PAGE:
Most of us hate to wait. When we learned the adage "Good things come to those who wait" in grade school, we assumed the teachers meant waiting for recess, or snack time, or summer vacation.
When waiting involves months, years or even decades, we begin to wonder if anything good will ever come.
Growing up, P.S. assumed she'd marry right after college and have at least five babies. "I always knew it, but once I started helping with my nieces and nephews, I thought, well maybe I won't have five," she said. (P.S. asked that only her initials be used to preserve her privacy.)
After leaving her home in Alabama, she moved to Tennessee and enrolled in Middle Tennessee State University in Murfreesboro, where she majored in psychology. After a year in New York City, she returned to the South, preferring the pace of life in Chattanooga.
Settling into adult life, P.S. enjoyed the company of men (a relative describes her as very cute). Yet, somehow, something always seemed to prevent her from walking down the aisle. Things would go wrong in the relationship before a wedding date could be set, or the situation would crumble before there was even talk of marriage.
"I came close several times but I knew it wasn't the right person. I never wanted a divorce, so I was always very selective and cautious. I never got a ring," P.S. explains.
After coasting through her 20s without matrimony, she pushed through the 30s (when she really wanted to marry), and struggled through her 40s (when she really, really wanted marriage), until she finally reached age 50.
Once on the other side of this major life marker, she assumed that marriage must not be her destiny. Her time had come and gone. She had a good life, full of travel and loving friends and a close-knit family.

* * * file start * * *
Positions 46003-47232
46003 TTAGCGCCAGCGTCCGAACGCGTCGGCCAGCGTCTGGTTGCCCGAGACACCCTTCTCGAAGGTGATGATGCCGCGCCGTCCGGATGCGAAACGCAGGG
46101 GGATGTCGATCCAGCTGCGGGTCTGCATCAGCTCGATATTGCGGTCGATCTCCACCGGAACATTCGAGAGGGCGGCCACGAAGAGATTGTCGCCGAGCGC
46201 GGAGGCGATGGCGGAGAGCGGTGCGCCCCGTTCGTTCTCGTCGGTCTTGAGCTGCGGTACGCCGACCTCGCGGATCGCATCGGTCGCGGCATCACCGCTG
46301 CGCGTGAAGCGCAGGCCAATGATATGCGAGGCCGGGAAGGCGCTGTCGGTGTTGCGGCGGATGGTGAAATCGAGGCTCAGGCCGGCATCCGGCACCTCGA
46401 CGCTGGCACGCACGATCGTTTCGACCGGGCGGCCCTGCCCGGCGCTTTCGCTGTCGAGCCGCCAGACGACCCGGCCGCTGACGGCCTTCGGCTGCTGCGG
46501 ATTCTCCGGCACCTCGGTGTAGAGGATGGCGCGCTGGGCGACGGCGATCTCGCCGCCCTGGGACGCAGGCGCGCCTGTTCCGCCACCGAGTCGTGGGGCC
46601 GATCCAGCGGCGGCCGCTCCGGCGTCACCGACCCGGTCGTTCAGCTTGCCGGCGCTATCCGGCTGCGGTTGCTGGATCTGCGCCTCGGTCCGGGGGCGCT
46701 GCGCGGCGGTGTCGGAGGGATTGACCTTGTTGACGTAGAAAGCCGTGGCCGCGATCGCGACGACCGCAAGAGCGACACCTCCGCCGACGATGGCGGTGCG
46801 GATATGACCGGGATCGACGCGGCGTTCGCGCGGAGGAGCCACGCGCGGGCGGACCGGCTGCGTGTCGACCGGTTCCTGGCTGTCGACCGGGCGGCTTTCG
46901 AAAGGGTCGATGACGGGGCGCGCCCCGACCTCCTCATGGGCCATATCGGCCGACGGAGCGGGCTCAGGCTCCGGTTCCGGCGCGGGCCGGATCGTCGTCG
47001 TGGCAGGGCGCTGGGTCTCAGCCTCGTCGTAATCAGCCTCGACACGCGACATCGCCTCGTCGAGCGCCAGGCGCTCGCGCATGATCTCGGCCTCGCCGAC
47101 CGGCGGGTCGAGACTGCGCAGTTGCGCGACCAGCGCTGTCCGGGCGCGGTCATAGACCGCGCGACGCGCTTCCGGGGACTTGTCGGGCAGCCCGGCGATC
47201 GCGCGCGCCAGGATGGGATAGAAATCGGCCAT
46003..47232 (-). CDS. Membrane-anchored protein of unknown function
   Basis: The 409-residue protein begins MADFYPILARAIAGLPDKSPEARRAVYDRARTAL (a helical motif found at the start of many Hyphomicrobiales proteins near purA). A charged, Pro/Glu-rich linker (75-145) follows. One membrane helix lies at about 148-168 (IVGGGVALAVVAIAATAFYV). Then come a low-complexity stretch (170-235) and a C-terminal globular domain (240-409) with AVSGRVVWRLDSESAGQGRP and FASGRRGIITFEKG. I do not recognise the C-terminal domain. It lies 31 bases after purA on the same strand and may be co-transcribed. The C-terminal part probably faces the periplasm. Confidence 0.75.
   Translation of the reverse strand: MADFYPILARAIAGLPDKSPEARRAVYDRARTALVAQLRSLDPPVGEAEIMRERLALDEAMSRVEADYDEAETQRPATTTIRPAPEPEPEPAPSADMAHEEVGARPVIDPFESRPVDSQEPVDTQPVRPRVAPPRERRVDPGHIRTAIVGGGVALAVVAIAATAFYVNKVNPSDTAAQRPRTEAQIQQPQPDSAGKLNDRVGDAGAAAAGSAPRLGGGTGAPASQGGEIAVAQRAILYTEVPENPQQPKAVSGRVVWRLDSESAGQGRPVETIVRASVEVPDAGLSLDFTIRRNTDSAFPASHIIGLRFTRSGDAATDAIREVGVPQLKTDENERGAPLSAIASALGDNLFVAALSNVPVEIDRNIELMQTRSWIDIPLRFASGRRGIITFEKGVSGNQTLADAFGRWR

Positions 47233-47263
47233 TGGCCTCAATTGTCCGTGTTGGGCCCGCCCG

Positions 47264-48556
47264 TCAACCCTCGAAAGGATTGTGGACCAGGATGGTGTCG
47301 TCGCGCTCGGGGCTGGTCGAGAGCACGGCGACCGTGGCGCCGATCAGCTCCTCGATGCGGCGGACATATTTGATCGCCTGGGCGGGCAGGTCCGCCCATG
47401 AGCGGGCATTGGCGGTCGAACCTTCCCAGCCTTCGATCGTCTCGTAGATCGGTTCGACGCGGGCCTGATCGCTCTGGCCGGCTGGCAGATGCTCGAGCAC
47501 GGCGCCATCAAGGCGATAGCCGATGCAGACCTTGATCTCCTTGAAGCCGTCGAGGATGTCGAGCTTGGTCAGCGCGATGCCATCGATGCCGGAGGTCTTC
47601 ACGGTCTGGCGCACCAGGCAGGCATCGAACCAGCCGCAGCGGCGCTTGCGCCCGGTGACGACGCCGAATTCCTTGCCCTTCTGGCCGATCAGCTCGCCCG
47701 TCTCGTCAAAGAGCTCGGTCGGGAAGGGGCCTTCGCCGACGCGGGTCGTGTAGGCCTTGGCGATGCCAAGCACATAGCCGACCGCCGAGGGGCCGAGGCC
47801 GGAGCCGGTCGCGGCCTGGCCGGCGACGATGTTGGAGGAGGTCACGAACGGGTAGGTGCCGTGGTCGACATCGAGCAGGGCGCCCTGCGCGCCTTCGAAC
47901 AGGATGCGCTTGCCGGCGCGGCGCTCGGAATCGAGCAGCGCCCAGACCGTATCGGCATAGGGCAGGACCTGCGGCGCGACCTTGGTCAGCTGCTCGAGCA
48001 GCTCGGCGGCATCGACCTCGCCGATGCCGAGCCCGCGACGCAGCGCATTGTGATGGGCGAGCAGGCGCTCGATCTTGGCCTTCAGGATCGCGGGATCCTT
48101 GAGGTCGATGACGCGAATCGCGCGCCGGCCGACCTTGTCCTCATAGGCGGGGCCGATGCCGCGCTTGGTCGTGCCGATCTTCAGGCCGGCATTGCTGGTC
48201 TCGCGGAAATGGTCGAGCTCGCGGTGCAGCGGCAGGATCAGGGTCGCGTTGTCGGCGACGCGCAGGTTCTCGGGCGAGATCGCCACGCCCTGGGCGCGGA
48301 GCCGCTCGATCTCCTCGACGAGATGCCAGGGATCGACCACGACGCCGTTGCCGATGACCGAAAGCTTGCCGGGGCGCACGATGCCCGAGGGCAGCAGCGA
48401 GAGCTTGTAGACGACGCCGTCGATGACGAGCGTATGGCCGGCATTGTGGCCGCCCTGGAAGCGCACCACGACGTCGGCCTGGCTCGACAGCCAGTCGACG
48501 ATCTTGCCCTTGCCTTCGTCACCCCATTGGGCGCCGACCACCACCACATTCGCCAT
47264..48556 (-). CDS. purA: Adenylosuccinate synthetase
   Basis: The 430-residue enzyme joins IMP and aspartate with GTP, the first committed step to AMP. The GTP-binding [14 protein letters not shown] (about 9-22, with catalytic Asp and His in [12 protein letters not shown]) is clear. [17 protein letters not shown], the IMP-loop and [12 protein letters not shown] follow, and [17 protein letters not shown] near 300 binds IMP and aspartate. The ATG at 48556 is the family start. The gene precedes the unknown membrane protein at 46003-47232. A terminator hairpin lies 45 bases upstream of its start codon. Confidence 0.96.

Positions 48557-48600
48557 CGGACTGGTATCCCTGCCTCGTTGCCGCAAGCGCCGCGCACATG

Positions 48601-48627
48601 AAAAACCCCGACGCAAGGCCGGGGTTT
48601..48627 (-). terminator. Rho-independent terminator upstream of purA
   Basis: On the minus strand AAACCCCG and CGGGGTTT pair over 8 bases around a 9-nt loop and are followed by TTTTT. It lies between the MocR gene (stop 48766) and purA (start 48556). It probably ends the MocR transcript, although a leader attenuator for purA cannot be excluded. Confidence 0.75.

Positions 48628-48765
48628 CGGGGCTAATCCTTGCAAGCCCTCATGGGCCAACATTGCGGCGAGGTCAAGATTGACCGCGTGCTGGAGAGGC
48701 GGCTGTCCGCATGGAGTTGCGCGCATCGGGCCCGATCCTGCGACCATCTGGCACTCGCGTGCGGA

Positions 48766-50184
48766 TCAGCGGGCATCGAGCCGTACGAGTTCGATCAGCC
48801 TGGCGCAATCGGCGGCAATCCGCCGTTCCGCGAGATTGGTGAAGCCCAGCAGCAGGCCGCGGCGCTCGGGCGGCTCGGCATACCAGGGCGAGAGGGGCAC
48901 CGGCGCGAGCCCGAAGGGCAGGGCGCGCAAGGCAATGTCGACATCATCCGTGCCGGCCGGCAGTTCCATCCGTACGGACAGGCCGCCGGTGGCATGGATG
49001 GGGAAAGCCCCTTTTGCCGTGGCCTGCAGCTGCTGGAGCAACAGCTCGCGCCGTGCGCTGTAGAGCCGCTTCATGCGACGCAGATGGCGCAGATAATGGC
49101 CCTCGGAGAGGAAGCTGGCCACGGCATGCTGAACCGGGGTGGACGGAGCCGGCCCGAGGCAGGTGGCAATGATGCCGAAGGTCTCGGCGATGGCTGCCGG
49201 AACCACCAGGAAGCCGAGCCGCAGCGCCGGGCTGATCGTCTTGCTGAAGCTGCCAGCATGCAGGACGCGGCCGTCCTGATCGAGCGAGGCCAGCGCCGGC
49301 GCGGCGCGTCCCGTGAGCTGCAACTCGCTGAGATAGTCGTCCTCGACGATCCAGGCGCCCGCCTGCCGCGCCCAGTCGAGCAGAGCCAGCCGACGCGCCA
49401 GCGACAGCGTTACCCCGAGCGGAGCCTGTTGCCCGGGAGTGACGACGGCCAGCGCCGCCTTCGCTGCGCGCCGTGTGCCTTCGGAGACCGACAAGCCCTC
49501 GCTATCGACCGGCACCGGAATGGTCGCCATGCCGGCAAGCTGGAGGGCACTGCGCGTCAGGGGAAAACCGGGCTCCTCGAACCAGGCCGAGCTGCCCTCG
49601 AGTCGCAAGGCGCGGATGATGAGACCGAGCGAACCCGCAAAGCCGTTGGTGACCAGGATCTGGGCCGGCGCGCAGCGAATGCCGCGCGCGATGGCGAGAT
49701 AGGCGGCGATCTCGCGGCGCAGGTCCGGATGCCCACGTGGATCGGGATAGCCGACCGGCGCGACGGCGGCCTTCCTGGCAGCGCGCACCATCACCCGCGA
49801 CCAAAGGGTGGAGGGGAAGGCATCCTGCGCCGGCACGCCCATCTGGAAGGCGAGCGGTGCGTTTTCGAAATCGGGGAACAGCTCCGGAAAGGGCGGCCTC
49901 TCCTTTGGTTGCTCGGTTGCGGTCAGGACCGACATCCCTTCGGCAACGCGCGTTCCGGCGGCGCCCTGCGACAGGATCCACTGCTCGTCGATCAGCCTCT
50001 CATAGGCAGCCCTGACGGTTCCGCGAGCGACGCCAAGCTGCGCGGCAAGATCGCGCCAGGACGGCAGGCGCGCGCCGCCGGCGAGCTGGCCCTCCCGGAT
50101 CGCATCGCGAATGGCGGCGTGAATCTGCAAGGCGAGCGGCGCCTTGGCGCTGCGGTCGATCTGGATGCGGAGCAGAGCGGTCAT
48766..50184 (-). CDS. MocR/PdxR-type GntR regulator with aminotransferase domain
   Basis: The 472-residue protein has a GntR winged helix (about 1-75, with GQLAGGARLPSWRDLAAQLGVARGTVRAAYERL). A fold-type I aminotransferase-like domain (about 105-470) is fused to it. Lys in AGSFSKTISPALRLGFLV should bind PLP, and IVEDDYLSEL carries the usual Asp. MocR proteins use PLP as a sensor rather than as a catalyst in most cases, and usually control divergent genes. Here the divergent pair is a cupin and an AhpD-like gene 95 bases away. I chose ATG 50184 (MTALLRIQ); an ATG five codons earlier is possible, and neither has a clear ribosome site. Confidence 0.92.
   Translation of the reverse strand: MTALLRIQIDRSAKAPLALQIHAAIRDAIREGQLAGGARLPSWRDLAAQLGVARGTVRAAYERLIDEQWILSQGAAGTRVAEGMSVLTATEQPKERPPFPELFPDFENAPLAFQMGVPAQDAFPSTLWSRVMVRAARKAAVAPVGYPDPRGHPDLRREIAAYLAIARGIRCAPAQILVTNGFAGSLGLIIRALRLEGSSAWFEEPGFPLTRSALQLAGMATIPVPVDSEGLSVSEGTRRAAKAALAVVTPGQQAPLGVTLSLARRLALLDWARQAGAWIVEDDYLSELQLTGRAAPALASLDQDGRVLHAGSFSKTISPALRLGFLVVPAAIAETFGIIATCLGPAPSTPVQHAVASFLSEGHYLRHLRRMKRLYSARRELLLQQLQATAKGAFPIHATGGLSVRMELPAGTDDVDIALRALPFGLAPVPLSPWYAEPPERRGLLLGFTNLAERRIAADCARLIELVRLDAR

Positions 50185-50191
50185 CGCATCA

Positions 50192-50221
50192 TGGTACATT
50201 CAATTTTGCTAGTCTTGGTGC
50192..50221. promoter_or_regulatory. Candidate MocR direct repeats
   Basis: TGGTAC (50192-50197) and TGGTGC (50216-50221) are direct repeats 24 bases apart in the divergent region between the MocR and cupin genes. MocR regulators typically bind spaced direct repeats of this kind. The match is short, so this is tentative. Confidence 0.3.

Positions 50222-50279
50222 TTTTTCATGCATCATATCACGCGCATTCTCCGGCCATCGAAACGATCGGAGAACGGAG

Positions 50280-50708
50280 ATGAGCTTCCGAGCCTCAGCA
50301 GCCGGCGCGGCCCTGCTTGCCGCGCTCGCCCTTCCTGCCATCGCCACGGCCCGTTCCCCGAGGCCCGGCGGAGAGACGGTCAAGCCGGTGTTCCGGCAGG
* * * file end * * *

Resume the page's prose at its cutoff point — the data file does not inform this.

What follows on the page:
She spent her free time gardening, working around her house and loving people. "I realized I could have a life without being married," P.S. remembers, and finally settled into a place of peace and contentment.
When she began dating her current beau, she wasn't thinking of marriage. In fact, she says, "He came into my life and I told God I was fine as I was. It was weird to think of marriage." He had other ideas, however. A widower, he'd been married for many years prior to meeting P.S. and truly cherished the institution of marriage.
He proposed. She said yes. She has played the waiting game and won. Now, her feelings heading in a totally new direction, she states resolutely, "I believe he is The One beyond a shadow of a doubt. God has set everything up and I just accept it." Her voice takes on an admiring tone as she describes the qualities of her fiancé. She looks forward to spending the next wonderful half of her life with a man she describes as a godly, hard-working family man. "I'm grateful those other times didn't work out. My advice to single people is to just enjoy life. Forget about what you don't have and enjoy what you do have. Live today to the fullest. Count your blessings."
In just a few days, P.S., age 57, will walk down the aisle for the very first time, a beautiful and radiant and eager bride. Her story proves that good things—even great things—really can and do happen to those who are willing to wait.
Tabi Upton, MA-LPC is a therapist at New Beginnings Counseling Center.